His division had sent the EIA, which outlines environmental impact mitigation measures, to a panel of experts for approval, he said. The panel, commissioned by the Office of Natural Resources and Environment Policy and Planning, rejected it because it did not give details on alternative routes or give reasons why the gulf bridge was decided on. Panel chairman Prasong Eiam-Anant said: ``We told them this was not really an EIA.''
Mr Prasit disagreed, but said he had asked a consultant to look at alternative routes.

Toll gates for the Laem Phak Bia project - translated and summarized from Than Setthakij, March 14-17, 2004
There will be five toll gates for the Laem Phak Bia project: 1) Nakhon Pathom, 2) Phetkasem, 3) Wat Krasa Khao, 4) Ban Makham Chang (Laem Phak Bia), 5) Cha Am
There will be service areas for both sides of the bridge (Wat Krasa Khao and Ban Makham Chang) and the parking lot for viewing the sea which can carry 150 cars at one time (10 baht parking fee). The toll ticket is 100 baht flat rate.

Thai Press Association criticizing Laem Phak Bia Project - translated and summarized from Dailynews, March 21, 2003 and Siam Turakij, March 21-28, 2004
Journalists from Thai Press Association have criticized the 128-km Laem Phak Bia Project with a price tag of 56.816 billion baht saying it is a big waste of money since it cuts down the distance by only 13 km and it will cause environmental disasters. This project is conceived to please vested interests and Bangkok voters, but not from the demands from local people including Southerners. The proposed plan also has not passed the environmental assessment, but the government is trying to push it very hard by approving a 400 million baht study budget to finish the study in 1 year so as to start the project and be done in 3 years.
There will be 3 sections for this 128-km motorway
1) From Ban Laem Bua (Bangyai - Ban Pong Motorway) and go south to pass Phetkasem Road and Pinklao-Nakhonchaisri Road before ending up at Rama 2 Highway.
2) From Rama 2 Highway to go over the sea at Wat Krasa Khao and end up at Ban Makhma Chang
3) From Ban Makham Chang to pass Route 3117, 3187, and 3147 and then Phetkasem Road before ending up at Cha Am. This section will be constructed with the elevated way across the sea.
There will be 22 communes to be expropriated -> in Nakhon Pathom, Samut Sakhon and Phetburi.
1) Nakhon Pathom 6 Communes
1.1) Tambon Tha Krachub (Nakhochaisri District) - commercial commune at Wat Sai (built in 1817) which has the dragon and phoenix drawing. Wat Sai community has 3700 people who are peasants who work on the rice field, plantation and orchards.
1.2) Tambon Bang Kaeo (Nakhochaisri District) -> 3500 people who work in the fish ponds and factories
1.3) Tambon Klong Mai (Samphran District)
1.4) Tambon Bang Chang (Sam Phran District) -> both have 6800 people
1.5) Tambon Klongchinda (Nakhochaisri District) -> 7200-12000 people who work in fruit orchards, fish ponds and shrimp ponds
1.6) Tambon Kase Phatthana (Nakhochaisri District) -> 4500 people who work in orchards
2) Samut Sakhon - 8 communes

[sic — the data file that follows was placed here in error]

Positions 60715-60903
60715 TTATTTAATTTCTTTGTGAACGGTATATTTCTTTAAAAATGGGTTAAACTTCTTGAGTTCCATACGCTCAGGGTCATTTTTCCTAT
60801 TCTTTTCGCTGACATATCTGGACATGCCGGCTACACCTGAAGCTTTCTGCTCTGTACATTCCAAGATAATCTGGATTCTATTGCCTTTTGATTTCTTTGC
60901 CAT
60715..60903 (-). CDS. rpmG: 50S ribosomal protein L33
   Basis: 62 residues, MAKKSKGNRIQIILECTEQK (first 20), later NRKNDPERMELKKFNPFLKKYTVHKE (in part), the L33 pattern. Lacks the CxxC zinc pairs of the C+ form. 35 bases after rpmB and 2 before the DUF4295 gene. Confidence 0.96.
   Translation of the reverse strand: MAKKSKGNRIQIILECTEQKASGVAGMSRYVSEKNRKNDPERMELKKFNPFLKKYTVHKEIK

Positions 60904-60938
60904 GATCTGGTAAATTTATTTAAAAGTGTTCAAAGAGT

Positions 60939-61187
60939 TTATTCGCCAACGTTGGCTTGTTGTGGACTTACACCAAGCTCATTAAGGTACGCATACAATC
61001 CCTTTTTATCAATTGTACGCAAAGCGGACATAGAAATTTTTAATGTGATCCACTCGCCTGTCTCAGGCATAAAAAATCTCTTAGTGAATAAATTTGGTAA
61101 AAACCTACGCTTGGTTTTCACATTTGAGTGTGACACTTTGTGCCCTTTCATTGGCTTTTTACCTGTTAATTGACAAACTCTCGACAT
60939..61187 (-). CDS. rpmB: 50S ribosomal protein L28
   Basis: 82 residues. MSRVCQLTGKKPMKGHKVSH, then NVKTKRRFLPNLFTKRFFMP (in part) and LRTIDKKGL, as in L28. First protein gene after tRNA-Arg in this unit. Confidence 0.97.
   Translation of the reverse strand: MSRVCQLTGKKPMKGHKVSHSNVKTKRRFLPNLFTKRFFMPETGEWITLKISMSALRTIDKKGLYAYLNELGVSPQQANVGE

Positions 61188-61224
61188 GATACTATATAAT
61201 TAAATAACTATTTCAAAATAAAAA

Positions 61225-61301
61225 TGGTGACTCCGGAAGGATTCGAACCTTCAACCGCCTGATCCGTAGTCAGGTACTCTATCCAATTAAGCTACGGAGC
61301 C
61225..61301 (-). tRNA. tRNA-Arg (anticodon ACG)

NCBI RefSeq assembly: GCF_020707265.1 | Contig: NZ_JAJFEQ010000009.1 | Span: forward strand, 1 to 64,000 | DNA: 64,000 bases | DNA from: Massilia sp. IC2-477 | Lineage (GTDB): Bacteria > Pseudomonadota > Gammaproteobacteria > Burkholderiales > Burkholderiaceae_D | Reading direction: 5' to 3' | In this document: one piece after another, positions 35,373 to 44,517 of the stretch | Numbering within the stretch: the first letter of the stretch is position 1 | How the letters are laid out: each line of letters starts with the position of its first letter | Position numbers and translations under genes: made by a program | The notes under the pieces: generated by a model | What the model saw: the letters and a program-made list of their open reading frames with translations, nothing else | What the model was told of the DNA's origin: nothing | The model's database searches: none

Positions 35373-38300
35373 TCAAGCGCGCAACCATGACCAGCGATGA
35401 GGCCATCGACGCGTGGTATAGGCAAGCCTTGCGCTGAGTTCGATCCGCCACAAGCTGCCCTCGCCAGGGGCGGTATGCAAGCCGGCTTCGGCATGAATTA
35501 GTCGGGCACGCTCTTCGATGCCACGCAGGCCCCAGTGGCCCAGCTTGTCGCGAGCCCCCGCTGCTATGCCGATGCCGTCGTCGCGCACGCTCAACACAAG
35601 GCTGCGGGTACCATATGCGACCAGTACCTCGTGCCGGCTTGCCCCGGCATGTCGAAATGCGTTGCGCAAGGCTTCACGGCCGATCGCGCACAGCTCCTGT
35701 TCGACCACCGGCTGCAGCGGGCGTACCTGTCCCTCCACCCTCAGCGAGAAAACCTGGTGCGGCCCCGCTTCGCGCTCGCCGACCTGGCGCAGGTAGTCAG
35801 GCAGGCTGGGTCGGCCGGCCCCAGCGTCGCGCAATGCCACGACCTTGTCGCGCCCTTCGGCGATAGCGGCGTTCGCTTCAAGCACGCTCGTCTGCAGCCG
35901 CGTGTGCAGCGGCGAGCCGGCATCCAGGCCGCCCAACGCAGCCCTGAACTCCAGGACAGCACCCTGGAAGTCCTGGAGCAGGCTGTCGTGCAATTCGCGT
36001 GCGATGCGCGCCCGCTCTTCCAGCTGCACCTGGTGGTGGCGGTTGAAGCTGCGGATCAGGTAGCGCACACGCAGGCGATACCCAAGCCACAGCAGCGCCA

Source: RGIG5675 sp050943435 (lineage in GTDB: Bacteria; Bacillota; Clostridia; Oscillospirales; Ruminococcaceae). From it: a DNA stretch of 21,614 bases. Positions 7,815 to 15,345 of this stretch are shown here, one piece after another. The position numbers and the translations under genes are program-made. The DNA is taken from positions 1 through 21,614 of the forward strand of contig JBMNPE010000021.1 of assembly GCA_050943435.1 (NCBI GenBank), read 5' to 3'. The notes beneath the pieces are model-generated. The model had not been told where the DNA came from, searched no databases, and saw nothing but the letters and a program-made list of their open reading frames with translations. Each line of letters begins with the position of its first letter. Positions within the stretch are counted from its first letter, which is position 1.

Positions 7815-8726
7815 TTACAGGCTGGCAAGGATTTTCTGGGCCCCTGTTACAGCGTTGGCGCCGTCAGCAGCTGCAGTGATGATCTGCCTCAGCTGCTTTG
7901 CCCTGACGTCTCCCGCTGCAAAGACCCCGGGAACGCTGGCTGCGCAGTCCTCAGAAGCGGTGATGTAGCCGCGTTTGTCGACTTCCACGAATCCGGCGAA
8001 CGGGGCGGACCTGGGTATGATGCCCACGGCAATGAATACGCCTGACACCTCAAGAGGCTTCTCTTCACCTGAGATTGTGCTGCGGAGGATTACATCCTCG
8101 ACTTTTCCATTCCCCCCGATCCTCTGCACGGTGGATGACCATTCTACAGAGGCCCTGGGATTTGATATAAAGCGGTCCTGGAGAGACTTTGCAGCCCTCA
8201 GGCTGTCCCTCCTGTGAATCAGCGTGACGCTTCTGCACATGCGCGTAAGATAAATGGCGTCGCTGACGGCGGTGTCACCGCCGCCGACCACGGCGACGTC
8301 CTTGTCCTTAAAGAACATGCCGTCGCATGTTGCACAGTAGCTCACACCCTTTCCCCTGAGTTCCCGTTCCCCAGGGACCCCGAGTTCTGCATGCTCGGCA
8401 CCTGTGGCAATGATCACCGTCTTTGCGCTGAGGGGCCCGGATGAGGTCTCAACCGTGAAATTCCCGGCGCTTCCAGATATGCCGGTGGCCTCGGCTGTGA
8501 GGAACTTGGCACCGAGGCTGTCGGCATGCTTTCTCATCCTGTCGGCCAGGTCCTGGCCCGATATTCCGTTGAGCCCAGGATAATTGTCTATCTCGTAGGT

2.1) Tambon Nong Nok Khai (Krathumbaen district) - 3200 people
2.2) Tambon Klong Tan (Ban Phaew District) - 4700 people -> most are peasants working in orchards and plantation
2.3) Tambon Suan Som (Ban Phaew District) - 5300 people -> easy to connect with Damnoen Saduak canal and Thachin River
2.4) Tambon Am Phaeng (Ban Phaew District) - 6200 people -> farmers who work in the rice fields, orchards, fish ponds
2.5) Tambon Ban Ko (Muang district)
2.6) Tambon Tha Sai (Muang district)
2.7) Tambon Bang Krachao (Muang district)
2.8) Tambon Ban Bo (Muang district)
3) Phetburi - 8 communes
3.1) Tambon Laem Phak Bia (Ban Laem district) - close to the Gulf of Thailand -> most of the 2900 people are fishermen or workers
3.2) Had Chaosamran -> (Muang district) 4500 people - most are farmers working in the rice fields orchards, and plantation as well as workers in tourist industry
3.3) Nong Khon (Muang District) - the swampy area along the sea with 5800 people
3.4) Puek Tian (Tha Yang district) - the area with pristine beach -> 1800 people most are farmers in rice fields
3.5) Nong Sala (Cha Am district) - 2600 people -> Most are farmers in rice fields
3.6) Bang kao (Cha Am district) - 2900 people -> most are farmers and fishermen - this is the place where the old traditions and temples dating back from the Ayutthaya period are still alive -such as the PlenNone, Ubosoth of Wat Tanod Luang with Ayutthaya period architecture style of ships
3.7) Cha Am (Cha Am District) - 2900 people -> most are farmers in the rice field and orchards, fishermen, commercial area and hotels since there are about 50 hotels in Cha Am.
3.8) Khao Yai (Cha Am District) - 8300 people

50km bridge plan to be submitted to the cabinet - translated and summarized from Bangkok Biznews, March 9, 2004
The Traffic Policy Office has come up with details on Laem Pak Bai Elevated Way and benefits for the project to be submitted to the cabinet in two weeks. The initial investment will be 400 million baht for design. The design will be done in 1 year and the construction could be started in 2005 and done in the next 3 years.
This 92 km motorway will be 6 lanes starting from Rama 2 Highway and elevated for 8 km before heading to the sea at Wat Krasa Khao, Samut Sakhon and going over the sea for 47 km before reaching Ban Makham Chang, Phetburi and then elevated for another 7km before going across Highway 3117 (11 km from Phetburi) and then elevated again for 30 km before ending up at Cha Am.